Despite all the jockeying, St. Louis continues to slip. At the time of the Rasmus trade, the Cards had a 45.1 percent chance to reach the playoffs, according to Cool Standings. After Friday's win over the Rockies, that percentage had dropped to 29.9 percent -- sixth in the National League. Again though, the situation may be bleaker than it appears, as the Cards have not been able to solve the Milwaukee Brewers, their only remaining competition in the National League Central. For the season, St. Louis is 4-8 against the Brewers, but since the start of June, it's even worse: The Cards are just 2-7 and have been outscored by 22 runs against the Brew Crew. The two teams will play six more times between now and Sept. 7, and there is a chance that their final matchup doubles as the Cardinals' last day of contention.
The future isn't completely barren in St. Louis, of course. On the prospect front, Keith Law listed three Cardinals pitchers among his midseason top 50 prospects. But pitching prospects are a notoriously fickle bunch, and if the Cards pick up Chris Carpenter's option, they'll already have five starters under contract for next season -- four of whom will be 30 or older. Among players already in the majors, Rasmus' replacement, Jon Jay, has been above average offensively and is just 26. And when 27-year-old Allen Craig and 28-year-old David Freese have been in the lineup, they have produced as well. However, those guys are seen more as complementary players rather than building blocks.
When the Cardinals signed 35-year-old Lance Berkman, 33-year-old Jake Westbrook, 40-year-old Miguel Batista and 33-year-old Nick Punto before the season, the message was clear: We're going for it. But now the Cardinals are a team filled with players on the wrong side of 30 -- in Friday's game, six of the team's nine starters were 31 or older -- and the Rasmus trade, as well as recent acquisitions like Rhodes and shortstop Rafael Furcal, give them no path to getting younger and maintaining their current level of production at the same time.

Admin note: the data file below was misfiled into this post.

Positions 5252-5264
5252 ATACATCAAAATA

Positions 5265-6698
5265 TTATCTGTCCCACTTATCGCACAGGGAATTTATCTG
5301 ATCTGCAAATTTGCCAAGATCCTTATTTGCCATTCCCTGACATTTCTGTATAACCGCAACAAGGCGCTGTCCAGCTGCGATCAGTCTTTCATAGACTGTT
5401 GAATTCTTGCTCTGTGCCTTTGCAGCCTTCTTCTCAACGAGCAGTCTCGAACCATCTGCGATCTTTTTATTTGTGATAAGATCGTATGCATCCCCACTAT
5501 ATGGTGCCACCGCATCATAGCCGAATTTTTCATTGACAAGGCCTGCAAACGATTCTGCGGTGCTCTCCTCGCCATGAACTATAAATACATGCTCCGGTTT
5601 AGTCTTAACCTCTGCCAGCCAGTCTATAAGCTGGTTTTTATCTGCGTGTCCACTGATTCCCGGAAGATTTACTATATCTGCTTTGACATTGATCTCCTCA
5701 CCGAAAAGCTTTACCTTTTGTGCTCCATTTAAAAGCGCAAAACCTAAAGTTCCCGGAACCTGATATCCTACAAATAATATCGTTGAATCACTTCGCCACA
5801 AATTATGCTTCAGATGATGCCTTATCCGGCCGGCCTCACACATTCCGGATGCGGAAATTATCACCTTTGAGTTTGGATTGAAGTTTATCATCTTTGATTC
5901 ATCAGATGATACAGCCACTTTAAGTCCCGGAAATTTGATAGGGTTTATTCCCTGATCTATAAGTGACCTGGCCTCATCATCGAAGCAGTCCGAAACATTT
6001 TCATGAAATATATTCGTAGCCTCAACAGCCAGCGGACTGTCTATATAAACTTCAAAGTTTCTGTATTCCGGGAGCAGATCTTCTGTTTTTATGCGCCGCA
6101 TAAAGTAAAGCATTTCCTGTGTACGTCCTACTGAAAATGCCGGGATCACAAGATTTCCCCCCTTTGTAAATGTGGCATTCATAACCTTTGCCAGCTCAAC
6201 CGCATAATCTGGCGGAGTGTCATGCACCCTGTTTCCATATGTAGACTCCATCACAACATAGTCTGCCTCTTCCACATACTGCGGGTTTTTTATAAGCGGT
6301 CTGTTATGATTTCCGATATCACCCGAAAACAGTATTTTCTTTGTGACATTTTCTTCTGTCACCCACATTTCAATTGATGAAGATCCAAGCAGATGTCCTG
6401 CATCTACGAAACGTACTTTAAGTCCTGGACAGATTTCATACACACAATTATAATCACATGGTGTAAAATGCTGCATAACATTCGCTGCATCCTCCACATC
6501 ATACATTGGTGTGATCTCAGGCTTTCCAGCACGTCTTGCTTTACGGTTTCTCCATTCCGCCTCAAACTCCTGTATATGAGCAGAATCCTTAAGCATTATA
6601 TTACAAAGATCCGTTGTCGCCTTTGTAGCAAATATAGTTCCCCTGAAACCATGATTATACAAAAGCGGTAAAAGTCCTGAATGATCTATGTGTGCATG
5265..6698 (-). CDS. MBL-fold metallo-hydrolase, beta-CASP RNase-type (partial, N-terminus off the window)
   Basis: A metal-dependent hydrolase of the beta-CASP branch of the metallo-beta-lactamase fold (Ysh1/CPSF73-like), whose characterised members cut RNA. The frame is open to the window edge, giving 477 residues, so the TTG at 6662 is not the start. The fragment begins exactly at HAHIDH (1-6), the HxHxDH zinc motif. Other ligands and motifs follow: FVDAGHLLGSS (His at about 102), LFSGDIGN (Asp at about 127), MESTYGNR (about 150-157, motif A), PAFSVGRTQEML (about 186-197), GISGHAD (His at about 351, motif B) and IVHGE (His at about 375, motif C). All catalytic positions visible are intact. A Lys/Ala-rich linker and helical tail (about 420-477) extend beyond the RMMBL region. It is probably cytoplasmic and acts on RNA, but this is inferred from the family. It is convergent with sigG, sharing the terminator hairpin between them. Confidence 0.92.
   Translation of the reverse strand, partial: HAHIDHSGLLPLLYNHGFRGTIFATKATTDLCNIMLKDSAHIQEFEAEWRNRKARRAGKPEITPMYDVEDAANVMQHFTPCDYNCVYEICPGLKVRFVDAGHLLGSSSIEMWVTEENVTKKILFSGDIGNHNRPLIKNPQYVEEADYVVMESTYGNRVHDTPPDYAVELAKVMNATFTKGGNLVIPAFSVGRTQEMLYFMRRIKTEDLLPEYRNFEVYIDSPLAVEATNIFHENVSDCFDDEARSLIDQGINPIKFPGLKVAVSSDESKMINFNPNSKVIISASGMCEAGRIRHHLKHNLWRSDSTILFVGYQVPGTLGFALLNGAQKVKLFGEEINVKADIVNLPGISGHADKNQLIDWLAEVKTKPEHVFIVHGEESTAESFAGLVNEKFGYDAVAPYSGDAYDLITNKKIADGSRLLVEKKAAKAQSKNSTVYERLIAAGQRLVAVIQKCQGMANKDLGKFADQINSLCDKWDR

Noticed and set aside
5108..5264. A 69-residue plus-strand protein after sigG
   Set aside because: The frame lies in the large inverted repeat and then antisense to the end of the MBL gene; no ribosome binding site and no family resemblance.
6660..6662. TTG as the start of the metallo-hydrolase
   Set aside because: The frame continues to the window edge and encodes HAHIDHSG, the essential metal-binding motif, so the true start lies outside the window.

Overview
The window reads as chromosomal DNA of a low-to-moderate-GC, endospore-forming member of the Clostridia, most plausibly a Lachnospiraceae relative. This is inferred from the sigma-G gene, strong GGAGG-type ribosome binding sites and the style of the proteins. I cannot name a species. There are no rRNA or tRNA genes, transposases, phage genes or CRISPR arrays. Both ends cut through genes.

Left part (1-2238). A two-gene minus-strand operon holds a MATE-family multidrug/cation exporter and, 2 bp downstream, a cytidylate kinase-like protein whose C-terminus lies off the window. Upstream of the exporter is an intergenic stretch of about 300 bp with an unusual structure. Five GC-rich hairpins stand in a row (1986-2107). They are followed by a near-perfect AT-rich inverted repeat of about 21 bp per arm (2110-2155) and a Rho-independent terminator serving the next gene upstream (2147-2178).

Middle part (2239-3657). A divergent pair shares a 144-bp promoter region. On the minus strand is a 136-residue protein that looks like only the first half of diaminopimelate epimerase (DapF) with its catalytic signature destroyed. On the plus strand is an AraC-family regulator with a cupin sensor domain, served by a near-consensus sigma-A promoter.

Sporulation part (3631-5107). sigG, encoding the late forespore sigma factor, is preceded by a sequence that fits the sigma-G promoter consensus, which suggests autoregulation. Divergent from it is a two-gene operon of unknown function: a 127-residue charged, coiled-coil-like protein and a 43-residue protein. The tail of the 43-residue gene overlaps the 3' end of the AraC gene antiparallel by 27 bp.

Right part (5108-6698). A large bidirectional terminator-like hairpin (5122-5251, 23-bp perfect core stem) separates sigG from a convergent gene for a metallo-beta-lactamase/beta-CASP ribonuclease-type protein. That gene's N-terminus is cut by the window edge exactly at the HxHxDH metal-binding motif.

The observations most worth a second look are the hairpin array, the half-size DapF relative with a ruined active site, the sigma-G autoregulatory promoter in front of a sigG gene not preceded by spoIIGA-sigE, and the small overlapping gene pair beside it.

And that's without getting into what they will do if they lose Pujols in free agency.
So not only is this year's window closing rapidly for the Cardinals, what's worse is that without Rasmus, there isn't anyone on the left side of 30 to help keep it wedged open.
The Cards are getting older & I suspect they will lose Pujols after this season. That will leave them with Holliday & a bunch of non stars/role players. To win a division your star could really use a wingman. Sure they could go out & sign someone, they probably will. But losing Albert will hurt a lot, even if they get Wainright back. Holliday, Wainright, Garcia & nobody else who looks like a star.
The Brewers will lose Fielder & they have traded a whole lot of their farm system in recent years. They have Braun, Greinke & Marcum but lots of holes. Can they fill them for 2012? Not so sure.
so IMO despite all the non moves over the last year or so the Reds are actually ok for 2012. if they placed in the NL East or AL East we wouldn't have much of a chance. but the NL Central is going to be weak again next year. what the Reds have to do is 'get er done' this offseason. decide who to keep & who goes. fix the holes. no more sitting on their hands.
notice how when the Reds win I use 'we' & when they stink I use 'the Reds'. the Reds can win the division next year but they have a lot of work to do in the offseason. when they do i can get excited about the team again & start using 'we' instead of 'the Reds'
Pujols will cost plenty.
Count me among those who think the cost will not be worth it.